Elevated expression of steroid receptor coactivator-3 (SRC-3), a member of the p160 family of nuclear receptor coactivators, has been implicated in tamoxifen resistance of breast tumors while the involvement of the two other members of this family, SRC-1 and SRC-2, is less well characterized. In this study, using small interfering RNA-based silencing, the role of each SRC coactivator in the growth of the LCC2 estrogen-independent and tamoxifen-resistant breast cancer cell line was evaluated. The loss of SRC-1, SRC-2, or SRC-3 did not significantly alter LCC2 proliferation or cell cycle distribution of 4-hydroxytamoxifen- versus vehicle-treated cells. However, depletion of SRC-2 and SRC-3, but not SRC-1, decreased basal cell proliferation and increased apoptosis. Cell cycle analyses further illustrated the divergent contributions of SRC-2 and SRC-3 with depletion of the former increasing the percentage of cells in the G(0)G(1) and sub-G(0)G(1) phases of cell cycle yet maintaining sensitivity to estradiol and ICI 182 780 antiestrogen, while SRC-3 depletion increased cells in the sub-G(0)G(1) phase and ablated response to estrogen receptor α (ERα) ligands. Surprisingly, the effects of SRC coactivator depletion on ERα transcriptional activity, as measured by luciferase reporter gene, did not correspond to the observed effects on proliferation (e.g. SRC-1 knockdown increases ERα activity). Collectively, these data indicate that SRC control of basal and hormone-regulated proliferations is not solely mediated by ERα, and suggest that targeting growth inhibition by disrupting SRC-2 and SRC-3 function may be an effective approach to inhibit the growth of tamoxifen-resistant breast cancer.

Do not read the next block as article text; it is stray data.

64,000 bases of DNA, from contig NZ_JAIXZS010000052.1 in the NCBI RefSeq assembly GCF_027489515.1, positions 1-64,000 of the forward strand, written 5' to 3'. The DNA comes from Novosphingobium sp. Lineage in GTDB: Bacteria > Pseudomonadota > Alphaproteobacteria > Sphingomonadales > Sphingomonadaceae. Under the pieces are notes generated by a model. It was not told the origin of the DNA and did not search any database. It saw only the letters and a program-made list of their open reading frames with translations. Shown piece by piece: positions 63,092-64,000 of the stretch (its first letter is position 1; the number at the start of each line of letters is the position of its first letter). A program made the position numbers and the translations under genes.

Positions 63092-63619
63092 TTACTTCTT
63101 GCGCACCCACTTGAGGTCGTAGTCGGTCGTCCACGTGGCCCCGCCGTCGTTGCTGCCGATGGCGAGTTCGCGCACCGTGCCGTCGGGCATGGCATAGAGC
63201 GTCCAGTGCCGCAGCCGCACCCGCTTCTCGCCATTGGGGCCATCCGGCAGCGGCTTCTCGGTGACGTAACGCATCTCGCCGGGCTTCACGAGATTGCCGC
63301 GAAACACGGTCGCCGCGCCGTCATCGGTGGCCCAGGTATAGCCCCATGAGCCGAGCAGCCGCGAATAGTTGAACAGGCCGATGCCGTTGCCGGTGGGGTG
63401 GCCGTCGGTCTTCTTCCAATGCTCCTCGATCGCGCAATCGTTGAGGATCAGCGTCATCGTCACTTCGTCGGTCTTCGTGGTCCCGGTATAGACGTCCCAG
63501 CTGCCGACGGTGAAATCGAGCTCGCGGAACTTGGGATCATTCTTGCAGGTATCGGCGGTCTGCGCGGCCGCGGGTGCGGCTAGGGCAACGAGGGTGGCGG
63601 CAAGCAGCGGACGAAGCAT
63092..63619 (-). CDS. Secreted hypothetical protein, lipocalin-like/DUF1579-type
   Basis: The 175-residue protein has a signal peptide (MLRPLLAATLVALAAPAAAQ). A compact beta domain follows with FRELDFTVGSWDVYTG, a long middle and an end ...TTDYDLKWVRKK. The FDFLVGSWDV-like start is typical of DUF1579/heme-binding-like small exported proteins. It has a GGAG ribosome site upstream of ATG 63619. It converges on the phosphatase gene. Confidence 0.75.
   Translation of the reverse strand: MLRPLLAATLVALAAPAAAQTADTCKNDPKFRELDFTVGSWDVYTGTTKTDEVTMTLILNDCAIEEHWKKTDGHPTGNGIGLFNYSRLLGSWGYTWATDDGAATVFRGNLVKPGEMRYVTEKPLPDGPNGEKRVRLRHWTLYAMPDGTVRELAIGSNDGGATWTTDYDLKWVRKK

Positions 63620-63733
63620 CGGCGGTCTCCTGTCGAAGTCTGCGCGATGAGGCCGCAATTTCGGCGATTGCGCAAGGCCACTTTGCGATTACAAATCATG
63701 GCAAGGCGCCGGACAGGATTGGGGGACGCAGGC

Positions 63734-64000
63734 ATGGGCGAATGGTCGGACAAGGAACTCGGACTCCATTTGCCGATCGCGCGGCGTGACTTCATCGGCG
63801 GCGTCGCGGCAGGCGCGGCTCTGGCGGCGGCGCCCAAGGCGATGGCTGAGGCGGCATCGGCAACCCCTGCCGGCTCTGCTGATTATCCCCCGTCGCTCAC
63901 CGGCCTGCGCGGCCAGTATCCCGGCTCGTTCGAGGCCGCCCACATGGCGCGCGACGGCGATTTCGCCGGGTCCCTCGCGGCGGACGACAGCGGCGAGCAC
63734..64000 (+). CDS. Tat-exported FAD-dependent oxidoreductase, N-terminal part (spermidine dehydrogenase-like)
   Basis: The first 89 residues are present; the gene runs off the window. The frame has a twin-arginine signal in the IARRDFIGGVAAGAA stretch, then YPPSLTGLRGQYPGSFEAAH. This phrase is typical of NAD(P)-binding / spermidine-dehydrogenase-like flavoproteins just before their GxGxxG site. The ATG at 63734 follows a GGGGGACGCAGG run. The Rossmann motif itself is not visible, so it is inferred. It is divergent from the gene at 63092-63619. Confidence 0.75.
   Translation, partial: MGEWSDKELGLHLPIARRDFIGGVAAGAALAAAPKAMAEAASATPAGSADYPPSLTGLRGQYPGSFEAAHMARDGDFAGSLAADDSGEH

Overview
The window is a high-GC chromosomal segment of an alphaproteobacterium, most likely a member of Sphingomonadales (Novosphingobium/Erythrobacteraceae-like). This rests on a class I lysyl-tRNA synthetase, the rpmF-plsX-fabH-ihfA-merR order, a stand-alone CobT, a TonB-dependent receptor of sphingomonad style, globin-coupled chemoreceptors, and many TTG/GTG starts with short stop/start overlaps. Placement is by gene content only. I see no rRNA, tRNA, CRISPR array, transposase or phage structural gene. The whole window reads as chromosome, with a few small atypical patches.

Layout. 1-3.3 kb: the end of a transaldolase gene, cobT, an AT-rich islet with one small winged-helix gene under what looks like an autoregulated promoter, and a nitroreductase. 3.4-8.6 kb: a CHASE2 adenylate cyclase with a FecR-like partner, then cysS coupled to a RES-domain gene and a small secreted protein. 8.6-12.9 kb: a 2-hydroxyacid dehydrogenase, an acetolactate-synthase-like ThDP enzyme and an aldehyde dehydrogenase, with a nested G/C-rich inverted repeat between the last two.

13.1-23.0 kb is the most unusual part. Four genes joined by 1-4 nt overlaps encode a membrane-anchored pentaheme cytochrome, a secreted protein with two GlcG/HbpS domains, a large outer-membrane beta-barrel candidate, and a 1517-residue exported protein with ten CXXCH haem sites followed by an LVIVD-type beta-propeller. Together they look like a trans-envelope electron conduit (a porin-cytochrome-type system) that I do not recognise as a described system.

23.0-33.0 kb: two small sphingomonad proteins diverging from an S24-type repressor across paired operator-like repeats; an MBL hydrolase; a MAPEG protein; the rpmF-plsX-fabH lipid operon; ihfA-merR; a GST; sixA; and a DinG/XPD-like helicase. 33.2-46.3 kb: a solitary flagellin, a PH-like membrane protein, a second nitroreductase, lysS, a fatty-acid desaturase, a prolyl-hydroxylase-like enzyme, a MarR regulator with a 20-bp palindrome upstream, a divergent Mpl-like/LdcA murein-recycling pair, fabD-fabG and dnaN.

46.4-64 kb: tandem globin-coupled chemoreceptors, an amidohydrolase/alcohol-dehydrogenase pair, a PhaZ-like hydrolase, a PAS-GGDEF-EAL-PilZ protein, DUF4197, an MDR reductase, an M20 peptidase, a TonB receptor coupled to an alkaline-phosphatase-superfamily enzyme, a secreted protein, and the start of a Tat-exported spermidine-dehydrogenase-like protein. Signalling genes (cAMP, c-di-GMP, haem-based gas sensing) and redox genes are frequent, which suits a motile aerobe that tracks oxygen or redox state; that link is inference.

Histone deacetylases (HDACs) have been shown to be required for basal or inducible transcription at a variety of genes by poorly understood mechanisms. We demonstrated previously that HDAC inhibition rapidly repressed transcription from the mouse mammary tumor virus (MMTV) promoter by a mechanism that does not require the binding of upstream transcription factors. In the current study, we find that HDACs work through the core promoter sequences of MMTV as well as those of several cellular genes to facilitate transcriptional initiation through deacetylation of nonhistone proteins.